Did you know that there’s tons of grants available for home improvements? Neither did I… that is, not until recently.
You see, I’ve been meaning to give this website – Cheap Home Improvement- an overhaul. Most of our readers are here because they want to turn their house into a home. And they don’t want to go broke in the process.
I’d like to believe we’ve done a good job of helping them do that. We’ve made it our job to show you how to “hack” home improvement. But the thing is, most of our posts are about actual construction. Almost none of them are about funding that construction.
So, I reckon, it’s time for that to change.
As of late, I’ve been spending countless hours pouring over any resource I can find regarding home improvement grants. Here’s just a couple I’ve learned about as of recently:
HUD Rehabilitation and Repair Home Loan
More commonly known as the 203k program, this is the most popular home improvement program around. In case you’re unfamiliar, here’s a quick rundown…
The 203k is a type of loan, offered by banks but backed by the U.S. government. You can use it to fix up any condominium or 1-4 family owner occupied residence.
What makes it different than most loans is that you can use it to fund both the purchase of the home AND the rehabilitation of that loan. Most traditional loans don’t allow you to do this… forcing you to buy the home first and then get another (more expensive) repair loan after the fact.
And 203K loans are cheap. They’re especially tailored towards low income homeowners. That means better interest rates and lower closing costs than you’re likely to find under any other program.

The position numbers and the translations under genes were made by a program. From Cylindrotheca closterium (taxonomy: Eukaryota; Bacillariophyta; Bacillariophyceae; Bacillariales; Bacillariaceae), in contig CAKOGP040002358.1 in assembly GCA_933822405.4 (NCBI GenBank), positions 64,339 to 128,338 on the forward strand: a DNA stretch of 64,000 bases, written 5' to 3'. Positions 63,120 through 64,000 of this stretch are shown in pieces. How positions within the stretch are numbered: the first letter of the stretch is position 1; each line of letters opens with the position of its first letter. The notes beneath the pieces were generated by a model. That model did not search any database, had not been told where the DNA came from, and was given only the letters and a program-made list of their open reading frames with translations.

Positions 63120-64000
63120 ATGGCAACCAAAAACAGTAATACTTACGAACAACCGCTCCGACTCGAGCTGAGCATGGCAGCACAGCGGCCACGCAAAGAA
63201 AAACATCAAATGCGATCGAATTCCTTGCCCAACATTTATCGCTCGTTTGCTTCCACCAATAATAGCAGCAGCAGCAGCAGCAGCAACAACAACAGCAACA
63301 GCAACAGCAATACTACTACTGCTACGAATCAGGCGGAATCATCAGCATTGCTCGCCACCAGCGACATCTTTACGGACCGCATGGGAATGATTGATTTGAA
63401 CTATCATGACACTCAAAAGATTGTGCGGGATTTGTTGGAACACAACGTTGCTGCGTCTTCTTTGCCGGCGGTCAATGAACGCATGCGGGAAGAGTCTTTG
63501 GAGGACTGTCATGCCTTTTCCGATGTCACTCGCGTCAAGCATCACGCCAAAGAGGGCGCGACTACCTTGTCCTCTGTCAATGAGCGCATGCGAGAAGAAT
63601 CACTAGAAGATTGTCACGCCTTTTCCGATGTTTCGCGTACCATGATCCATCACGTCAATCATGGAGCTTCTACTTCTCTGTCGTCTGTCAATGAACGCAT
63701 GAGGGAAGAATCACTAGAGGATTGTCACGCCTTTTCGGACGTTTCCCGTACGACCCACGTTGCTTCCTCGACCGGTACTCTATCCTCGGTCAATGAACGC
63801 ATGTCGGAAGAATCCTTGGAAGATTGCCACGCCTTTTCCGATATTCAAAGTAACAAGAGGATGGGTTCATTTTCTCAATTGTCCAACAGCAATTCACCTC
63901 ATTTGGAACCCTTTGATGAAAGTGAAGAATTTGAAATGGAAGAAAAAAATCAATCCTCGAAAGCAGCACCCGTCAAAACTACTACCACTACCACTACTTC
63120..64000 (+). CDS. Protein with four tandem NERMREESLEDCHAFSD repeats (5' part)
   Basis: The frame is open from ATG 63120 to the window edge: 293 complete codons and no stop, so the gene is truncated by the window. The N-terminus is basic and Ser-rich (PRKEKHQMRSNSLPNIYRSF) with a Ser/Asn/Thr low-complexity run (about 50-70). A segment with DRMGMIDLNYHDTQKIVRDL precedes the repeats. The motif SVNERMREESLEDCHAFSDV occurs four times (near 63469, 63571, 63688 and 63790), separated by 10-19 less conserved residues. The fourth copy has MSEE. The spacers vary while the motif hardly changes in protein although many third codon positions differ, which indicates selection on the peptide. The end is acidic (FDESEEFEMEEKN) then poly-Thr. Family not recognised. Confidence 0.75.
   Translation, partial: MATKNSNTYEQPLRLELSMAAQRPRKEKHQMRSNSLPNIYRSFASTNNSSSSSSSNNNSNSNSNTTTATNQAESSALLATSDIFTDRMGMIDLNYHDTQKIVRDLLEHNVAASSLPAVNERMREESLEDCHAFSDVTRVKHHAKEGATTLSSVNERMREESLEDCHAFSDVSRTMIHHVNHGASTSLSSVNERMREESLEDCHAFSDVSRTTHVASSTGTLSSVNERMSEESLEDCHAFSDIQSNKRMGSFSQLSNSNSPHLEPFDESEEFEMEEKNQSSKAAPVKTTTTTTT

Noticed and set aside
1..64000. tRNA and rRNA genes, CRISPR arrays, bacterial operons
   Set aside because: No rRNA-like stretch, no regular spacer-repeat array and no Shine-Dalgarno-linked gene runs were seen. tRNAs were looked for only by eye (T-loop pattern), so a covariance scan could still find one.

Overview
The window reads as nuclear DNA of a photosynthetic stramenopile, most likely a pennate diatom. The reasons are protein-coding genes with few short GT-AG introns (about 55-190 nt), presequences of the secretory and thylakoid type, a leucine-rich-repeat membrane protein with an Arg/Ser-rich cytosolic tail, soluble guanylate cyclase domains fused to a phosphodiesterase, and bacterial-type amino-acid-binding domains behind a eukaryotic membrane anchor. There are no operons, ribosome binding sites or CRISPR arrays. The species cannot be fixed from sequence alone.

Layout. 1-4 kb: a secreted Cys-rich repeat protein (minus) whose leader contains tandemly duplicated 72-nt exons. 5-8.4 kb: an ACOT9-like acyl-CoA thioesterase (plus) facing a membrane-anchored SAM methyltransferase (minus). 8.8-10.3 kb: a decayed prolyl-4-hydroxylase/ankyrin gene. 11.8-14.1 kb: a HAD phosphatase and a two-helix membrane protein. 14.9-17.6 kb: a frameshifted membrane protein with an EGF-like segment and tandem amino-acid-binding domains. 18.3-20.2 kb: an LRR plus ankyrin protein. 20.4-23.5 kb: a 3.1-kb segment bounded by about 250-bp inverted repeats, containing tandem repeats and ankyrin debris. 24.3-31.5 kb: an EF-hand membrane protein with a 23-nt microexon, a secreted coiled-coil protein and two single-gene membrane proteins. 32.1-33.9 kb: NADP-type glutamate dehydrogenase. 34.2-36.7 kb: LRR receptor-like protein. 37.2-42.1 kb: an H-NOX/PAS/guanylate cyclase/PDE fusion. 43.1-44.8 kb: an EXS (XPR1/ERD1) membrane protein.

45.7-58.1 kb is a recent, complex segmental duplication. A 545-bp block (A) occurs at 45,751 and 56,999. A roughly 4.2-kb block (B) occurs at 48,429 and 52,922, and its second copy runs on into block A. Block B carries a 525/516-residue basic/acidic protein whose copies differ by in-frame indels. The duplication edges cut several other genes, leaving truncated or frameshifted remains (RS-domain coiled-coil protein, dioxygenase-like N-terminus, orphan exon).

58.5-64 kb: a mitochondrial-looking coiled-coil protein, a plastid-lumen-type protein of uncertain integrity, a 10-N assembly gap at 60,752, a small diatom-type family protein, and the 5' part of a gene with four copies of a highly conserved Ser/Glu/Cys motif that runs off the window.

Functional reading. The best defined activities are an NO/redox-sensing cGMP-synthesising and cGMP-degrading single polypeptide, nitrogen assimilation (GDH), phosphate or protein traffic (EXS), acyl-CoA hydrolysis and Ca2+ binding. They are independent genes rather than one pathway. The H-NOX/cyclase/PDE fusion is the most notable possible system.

How do you get a 203K loan. Check with your friendly neighborhood banker for details.
Rural Repair and Rehabilitation Loan and Grant
This is one of few improvement loan programs that are funded directly by the government (as opposed to just being guaranteed), through the United States Department of Agriculture. However the qualifications are tricky…
For one you have to be a very low income homeowner. That means your income can’t exceed 50% of the average median income in your area.
Secondly, you have to be 62 or older. If you’re a young buck, you can forget about qualifying for this program.
But if you do qualify, the program will cover all expenses related to removing health hazards from the property and/or making it accessible by those with disabilities.
How do you apply? Contact the local rural development office in your area. You can yours here: USDA Service Center Locator.
Are there other programs?
Yes. Many, many of them. So many, in fact, that they won’t all fit into this introductory article.
In the coming months, I plan on discussing other grants available for home improvements. To read the latest articles, click the “financing your improvements” link to the left.